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Europe rights court hears UK surveillance cases

[JURIST] The European Court of Human Rights (ECHR) [official website] held [webcast] simultaneous hearings [press release] Tuesday regarding the UK's practice of intercepting private communications in large amounts, which was leaked by Edward Snowden [CNN backgrounder].

The cases, brought by civil rights groups, were heard by a panel of seven judges, over violations of privacy, expression and right to a fair trial. In particular, 10 Human Rights Organisations and Others v. the UK has gained particular attention [Guardian report] as the Investigatory Power Tribunal of the UK holds some evidentiary hearings in secret, without even the parties involved. The tribunal concluded that internal arrangements were in place that required oversight to support the legality of the UK's actions. The other parties to this hearing include: Big Brother Watch [official website], an organization focused on privacy and freedom of express; the Bureau for Investigative Journalism, a media organization, and Alice Ross, a writer for the Bureau.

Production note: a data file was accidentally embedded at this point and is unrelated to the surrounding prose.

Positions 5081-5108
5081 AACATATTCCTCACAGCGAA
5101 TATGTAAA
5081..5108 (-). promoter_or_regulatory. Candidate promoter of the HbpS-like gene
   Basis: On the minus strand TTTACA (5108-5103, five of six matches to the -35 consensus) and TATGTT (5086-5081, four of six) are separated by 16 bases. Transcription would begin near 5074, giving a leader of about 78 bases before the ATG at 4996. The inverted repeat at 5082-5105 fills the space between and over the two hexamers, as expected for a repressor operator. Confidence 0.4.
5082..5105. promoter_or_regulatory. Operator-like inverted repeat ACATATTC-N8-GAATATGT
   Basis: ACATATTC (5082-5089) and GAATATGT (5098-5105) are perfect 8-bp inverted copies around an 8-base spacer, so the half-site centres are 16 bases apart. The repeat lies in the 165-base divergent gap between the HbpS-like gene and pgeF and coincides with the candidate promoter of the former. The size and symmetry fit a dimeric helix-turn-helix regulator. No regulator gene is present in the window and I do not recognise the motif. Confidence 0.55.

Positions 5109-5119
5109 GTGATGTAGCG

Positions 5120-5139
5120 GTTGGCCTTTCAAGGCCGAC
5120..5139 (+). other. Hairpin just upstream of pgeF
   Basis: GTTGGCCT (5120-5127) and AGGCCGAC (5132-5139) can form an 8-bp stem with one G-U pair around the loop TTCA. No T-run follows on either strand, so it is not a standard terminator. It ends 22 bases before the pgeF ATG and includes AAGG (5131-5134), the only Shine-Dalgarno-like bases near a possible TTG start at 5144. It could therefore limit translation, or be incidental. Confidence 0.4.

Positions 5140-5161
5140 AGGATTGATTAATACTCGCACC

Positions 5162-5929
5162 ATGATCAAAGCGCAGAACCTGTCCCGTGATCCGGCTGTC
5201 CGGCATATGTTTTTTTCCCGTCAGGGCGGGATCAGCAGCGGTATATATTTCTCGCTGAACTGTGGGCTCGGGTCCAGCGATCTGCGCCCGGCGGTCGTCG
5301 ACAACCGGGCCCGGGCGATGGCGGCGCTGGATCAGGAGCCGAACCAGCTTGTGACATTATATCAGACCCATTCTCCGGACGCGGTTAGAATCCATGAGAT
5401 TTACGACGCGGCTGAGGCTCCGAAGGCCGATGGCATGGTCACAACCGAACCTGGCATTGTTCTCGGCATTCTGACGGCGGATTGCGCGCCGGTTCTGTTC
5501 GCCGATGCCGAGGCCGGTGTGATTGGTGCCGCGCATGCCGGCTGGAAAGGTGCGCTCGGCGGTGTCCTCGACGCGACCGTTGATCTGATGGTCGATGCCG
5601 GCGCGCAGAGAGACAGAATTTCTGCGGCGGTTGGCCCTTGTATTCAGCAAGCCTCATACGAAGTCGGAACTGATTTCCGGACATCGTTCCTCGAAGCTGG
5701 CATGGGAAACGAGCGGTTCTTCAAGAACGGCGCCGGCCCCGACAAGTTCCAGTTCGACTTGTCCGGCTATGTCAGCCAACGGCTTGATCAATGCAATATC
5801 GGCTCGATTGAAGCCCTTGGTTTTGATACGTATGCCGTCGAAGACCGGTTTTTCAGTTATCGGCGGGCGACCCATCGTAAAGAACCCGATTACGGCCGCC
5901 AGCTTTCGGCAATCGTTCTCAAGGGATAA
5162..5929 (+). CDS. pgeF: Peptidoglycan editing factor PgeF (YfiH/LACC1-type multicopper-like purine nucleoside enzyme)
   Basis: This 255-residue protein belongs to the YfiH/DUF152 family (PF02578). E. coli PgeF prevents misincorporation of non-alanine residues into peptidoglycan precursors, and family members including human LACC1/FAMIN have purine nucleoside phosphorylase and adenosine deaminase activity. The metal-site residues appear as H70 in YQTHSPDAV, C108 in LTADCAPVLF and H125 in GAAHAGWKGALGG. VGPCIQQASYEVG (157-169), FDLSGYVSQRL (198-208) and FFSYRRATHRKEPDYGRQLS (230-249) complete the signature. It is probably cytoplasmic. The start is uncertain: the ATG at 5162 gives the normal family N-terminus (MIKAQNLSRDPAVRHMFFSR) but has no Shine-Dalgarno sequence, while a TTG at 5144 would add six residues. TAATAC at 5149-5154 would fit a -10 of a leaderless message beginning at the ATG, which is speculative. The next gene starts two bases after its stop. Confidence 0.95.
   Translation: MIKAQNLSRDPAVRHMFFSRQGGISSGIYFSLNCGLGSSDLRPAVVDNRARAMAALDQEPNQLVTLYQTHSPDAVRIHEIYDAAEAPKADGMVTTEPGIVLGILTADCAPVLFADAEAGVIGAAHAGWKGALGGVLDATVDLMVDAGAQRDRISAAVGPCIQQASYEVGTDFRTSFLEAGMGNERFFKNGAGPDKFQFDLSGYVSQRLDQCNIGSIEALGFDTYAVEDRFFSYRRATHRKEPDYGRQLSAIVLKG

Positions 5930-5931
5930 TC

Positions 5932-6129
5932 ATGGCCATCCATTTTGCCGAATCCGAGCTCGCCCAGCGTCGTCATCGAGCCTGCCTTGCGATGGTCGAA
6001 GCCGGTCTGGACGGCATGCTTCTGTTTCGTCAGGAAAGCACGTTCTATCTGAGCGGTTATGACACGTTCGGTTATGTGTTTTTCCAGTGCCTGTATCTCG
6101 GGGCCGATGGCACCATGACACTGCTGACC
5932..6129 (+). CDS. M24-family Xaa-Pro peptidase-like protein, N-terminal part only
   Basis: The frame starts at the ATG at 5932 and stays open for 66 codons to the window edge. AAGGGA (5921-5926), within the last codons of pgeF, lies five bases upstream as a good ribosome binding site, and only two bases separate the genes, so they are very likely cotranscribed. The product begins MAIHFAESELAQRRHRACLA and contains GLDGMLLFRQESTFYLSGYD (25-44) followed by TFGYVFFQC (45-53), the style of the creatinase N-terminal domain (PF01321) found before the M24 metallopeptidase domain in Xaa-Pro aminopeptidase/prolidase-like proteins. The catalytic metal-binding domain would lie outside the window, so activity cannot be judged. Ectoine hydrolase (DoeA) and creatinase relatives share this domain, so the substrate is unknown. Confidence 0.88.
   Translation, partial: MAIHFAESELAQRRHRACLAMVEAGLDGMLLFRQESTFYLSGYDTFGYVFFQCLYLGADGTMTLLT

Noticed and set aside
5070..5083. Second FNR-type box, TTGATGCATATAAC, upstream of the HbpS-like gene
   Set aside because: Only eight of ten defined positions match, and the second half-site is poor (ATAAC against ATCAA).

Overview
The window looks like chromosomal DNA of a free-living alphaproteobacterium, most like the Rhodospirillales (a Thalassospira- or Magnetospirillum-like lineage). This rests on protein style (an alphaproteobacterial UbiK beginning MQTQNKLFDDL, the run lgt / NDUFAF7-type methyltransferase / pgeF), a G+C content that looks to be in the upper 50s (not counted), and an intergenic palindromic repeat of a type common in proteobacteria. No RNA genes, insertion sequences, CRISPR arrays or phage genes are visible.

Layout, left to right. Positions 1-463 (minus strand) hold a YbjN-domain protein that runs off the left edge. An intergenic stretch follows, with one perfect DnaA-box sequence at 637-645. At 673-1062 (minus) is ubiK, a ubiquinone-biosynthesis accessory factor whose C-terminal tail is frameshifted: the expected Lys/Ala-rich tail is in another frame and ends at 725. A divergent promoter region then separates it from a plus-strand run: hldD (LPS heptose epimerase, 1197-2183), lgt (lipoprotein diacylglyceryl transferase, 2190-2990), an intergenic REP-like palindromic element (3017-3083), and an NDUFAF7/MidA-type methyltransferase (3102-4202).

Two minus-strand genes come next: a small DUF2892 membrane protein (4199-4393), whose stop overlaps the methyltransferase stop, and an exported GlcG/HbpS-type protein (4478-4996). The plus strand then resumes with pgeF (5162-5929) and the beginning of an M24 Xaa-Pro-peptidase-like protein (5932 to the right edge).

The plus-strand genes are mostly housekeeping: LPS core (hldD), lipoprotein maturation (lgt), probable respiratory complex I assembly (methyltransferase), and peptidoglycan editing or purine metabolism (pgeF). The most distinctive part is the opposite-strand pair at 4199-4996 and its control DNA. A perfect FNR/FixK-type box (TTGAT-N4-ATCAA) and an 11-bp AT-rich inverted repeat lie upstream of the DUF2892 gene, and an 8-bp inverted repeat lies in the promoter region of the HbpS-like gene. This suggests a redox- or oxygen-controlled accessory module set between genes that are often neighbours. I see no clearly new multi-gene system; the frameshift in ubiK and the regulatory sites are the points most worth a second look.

The cases have taken some four years to be heard by the court after Edward Snowden's Wikileak in 2013. The ECHR will release the rulings on the cases at a "later stage" according to the press release by the court.

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